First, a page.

Uşak rugs (carpets), Ushak rugs (carpets)or Oushak rugs (carpets)
Uşak carpets, Ushak carpets or Oushak Carpets (Turkish: Uşak Kilimi) are Turkish carpets that use a particular family of designs, called by convention after the city of Uşak, Turkey – one of the larger towns in Western Anatolia, which was a major center of rug production from the early days of the Ottoman Empire, into the early 20th century.
After the 17th century, Ushaks (Oushaks), development of Oushak rug weaving is less well known. Late 17th century saw a decline in the Oriental rug market as European consumers tended to purchase rugs of European origin – primarilyAubusson, Savonnerie and Axminster. The wane in the European market meant that Oushak production declined. Those that were still made throughout the late 18th and early 19th centuries were manufactured for upper-class people in the Turkish territories on Eastern Europe.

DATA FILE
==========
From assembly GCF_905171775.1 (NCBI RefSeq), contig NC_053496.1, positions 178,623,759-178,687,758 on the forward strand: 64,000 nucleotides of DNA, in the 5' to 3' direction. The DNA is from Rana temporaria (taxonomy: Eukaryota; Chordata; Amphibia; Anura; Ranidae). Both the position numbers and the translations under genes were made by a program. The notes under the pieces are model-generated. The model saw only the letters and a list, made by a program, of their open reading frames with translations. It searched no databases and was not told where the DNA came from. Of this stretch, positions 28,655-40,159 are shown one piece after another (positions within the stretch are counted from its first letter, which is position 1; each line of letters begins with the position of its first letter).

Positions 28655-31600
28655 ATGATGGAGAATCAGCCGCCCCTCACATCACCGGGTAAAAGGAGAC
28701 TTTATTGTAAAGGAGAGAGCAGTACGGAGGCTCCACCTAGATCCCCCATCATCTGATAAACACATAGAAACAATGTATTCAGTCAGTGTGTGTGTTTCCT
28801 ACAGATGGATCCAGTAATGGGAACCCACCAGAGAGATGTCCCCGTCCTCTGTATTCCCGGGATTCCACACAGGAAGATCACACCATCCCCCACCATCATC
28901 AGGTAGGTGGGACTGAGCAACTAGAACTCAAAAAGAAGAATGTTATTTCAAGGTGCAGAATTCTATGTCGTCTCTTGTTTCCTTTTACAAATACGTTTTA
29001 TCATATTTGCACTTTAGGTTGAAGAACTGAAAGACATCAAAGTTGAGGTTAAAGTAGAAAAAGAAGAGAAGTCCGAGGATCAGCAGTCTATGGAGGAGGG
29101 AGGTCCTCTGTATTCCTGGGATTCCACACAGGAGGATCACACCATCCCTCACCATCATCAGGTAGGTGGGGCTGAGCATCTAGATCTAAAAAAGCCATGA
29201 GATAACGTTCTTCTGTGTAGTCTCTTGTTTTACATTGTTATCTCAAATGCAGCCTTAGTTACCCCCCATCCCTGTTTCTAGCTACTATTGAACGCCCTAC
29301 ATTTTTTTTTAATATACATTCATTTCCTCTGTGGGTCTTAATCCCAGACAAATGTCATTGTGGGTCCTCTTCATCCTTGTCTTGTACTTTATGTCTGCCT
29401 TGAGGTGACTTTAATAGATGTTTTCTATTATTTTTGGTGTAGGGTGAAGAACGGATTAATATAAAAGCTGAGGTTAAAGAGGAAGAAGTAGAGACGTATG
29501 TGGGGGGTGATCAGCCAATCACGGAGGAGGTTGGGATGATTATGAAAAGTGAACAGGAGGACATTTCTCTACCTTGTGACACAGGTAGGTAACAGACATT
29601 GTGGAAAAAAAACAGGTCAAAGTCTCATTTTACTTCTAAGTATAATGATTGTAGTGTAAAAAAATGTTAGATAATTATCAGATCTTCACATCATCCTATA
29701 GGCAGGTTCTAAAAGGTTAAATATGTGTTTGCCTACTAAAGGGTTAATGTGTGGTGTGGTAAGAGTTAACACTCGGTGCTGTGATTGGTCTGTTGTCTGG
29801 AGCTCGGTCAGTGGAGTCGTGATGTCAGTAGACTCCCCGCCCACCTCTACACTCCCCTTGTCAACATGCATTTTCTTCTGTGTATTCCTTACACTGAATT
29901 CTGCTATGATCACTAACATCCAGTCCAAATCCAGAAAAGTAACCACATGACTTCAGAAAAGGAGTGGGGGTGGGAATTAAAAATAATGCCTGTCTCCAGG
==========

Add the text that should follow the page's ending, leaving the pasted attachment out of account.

Towards the end of the 19th century, when the European market began to be interested in Persian carpets once again, the Ushak (Oushak) population did not have enough weavers still skilled in the traditional Oushak craft. Manufactories had to turn to neighboring villages and their craftsmen who still maintained traditional techniques.
Ushak carpets, particularly those known as Lotto carpets, are among the later types of Oriental carpets in Renaissance painting, as they were imported by Europeans, where they adorned cathedrals, churches, and the homes of the wealthy and powerful.
Ushak (Oushak) rugs are some of the finest Oriental Rugs, so much so that many of the masterpieces of the 15th and 16th centuries have been attributed to Oushak. The popular star and medallion carpets originated in Oushak.